Miles Flint, president and chief executive of Sony Ericsson, reveals his likes and dislikes.

True Love?
A Hasselblad XPan, a panoramic camera. Taking panoramic landscape photography is a passion of mine. The Xpan takes 35 millimetre film, but if you combine it with a scanner and Adobe Photoshop, you have a complete digital production system.

What’s in your pocket?
Always a prototype mobile phone. For the past month, it’s been an M600, a new type of e-mail-oriented phone. It’s rectangular, tablet-shaped and designed for “push” [automatically delivered] e-mail, while still being practical for calls.

First crush?
The original Sony Walkman. In 1979, when working at Babcock International in power station coal-mining equipment, I bought one on a business trip to Hong Kong. The managing director I was meeting in China couldn’t stop talking about it. But I lost it when I was burgled and still miss it.

Latest squeeze?
High-definition TV. Having seen it in the making, I’m really looking forward to watching rugby and drama on it this summer.

What makes you mad?
When people ring my personal assistant (PA) and say they know me. You can always tell when they don’t because they won’t say what the call is about. Sometimes I take the call, just so I can tell them not to disrespect my PA by trying to bypass her. The call usually ends there.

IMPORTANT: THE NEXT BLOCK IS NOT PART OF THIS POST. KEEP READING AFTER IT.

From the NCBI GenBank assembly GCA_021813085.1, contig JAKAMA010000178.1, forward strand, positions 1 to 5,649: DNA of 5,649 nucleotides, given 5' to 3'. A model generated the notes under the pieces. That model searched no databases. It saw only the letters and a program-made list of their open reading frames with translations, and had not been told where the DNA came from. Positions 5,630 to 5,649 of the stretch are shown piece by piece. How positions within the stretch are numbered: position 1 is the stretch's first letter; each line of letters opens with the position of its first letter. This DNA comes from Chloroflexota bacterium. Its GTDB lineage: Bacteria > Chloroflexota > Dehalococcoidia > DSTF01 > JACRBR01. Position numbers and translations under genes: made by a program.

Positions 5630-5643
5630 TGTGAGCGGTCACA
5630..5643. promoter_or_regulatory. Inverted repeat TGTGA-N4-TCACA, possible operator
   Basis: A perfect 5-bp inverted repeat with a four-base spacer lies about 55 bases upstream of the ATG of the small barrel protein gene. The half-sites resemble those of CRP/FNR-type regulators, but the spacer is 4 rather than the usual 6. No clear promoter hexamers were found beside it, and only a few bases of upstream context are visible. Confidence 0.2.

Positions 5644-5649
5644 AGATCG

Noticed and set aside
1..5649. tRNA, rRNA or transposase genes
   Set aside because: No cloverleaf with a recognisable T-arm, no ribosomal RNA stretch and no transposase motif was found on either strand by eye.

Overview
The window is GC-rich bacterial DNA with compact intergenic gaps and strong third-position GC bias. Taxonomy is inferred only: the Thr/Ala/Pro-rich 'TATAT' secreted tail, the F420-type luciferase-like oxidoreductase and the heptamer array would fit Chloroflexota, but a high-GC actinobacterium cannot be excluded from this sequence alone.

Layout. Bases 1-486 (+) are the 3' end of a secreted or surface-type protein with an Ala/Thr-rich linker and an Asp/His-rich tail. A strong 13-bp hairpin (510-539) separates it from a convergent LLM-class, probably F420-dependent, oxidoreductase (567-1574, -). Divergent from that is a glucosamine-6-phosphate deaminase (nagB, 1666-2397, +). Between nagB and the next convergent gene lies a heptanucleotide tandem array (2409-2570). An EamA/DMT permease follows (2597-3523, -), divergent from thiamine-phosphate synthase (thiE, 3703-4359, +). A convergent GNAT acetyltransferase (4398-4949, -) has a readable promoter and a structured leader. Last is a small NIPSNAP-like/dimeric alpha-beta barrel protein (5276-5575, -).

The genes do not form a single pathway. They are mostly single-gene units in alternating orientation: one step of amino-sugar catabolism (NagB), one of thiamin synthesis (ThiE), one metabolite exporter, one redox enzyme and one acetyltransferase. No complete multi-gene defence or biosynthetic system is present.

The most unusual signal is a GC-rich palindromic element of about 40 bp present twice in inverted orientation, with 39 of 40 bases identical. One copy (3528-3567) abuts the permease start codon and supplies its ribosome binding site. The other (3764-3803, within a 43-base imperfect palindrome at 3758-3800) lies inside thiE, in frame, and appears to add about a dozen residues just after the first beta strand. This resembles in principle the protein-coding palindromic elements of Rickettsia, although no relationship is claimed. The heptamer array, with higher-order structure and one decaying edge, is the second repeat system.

Embarrassing moment?
When I had just checked in my luggage at Narita airport and I bent over to put my passport back in my briefcase. My trousers ripped from my crotch to my knees and as I stood up, I saw the head of Sony Europe, approaching.

At the time, he was either my boss or my boss’s boss and as he invited me for coffee, I wondered how I was going to tape up my trousers for the flight home.

My spare pairs were already on an intricate journey through the baggage system.

What would you most love to see?
Right now: equal prize money for women at Wimbledon. The case for it is overwhelming.

If money was no object?
A Swan 66, a 66ft yacht – and the time to sail it properly. Sailing has been an obssession since I was a teenager.

PC or Mac?
Both. I use a Mac to edit digital photos, and a PC in the office. On boats, I use PCs because there is better navigation software available for them.

Linux or Windows?
Symbian, the mobile industry-backed operating system, is the best open operating system for mobile phones. Linux and Windows are often touted as alternatives.

Google or not?
I use Google for searching. We also have a tie-up with Google. This will enable people using the next Cyber-shot camera phones to blog [place] photos on a Google site with a single click.

How wrong have you been?
Ask my wife. She’s got a long list of things of things I never admit to. Not listening might be among them.

Company to watch?
Any company which consistently does something different with its branding and design. Duchamp for ties that stand out, Maserati for cars, Breguet for watches and Mulberry in luggage.

Left field technology
Technology that will enable you – even if you are on a trip to Tokyo – to call up the TV programme you recorded at home last night.

Transportable TV and film content is finally going to turn the dream of any content on any device at any time into a deliverable consumer proposition.

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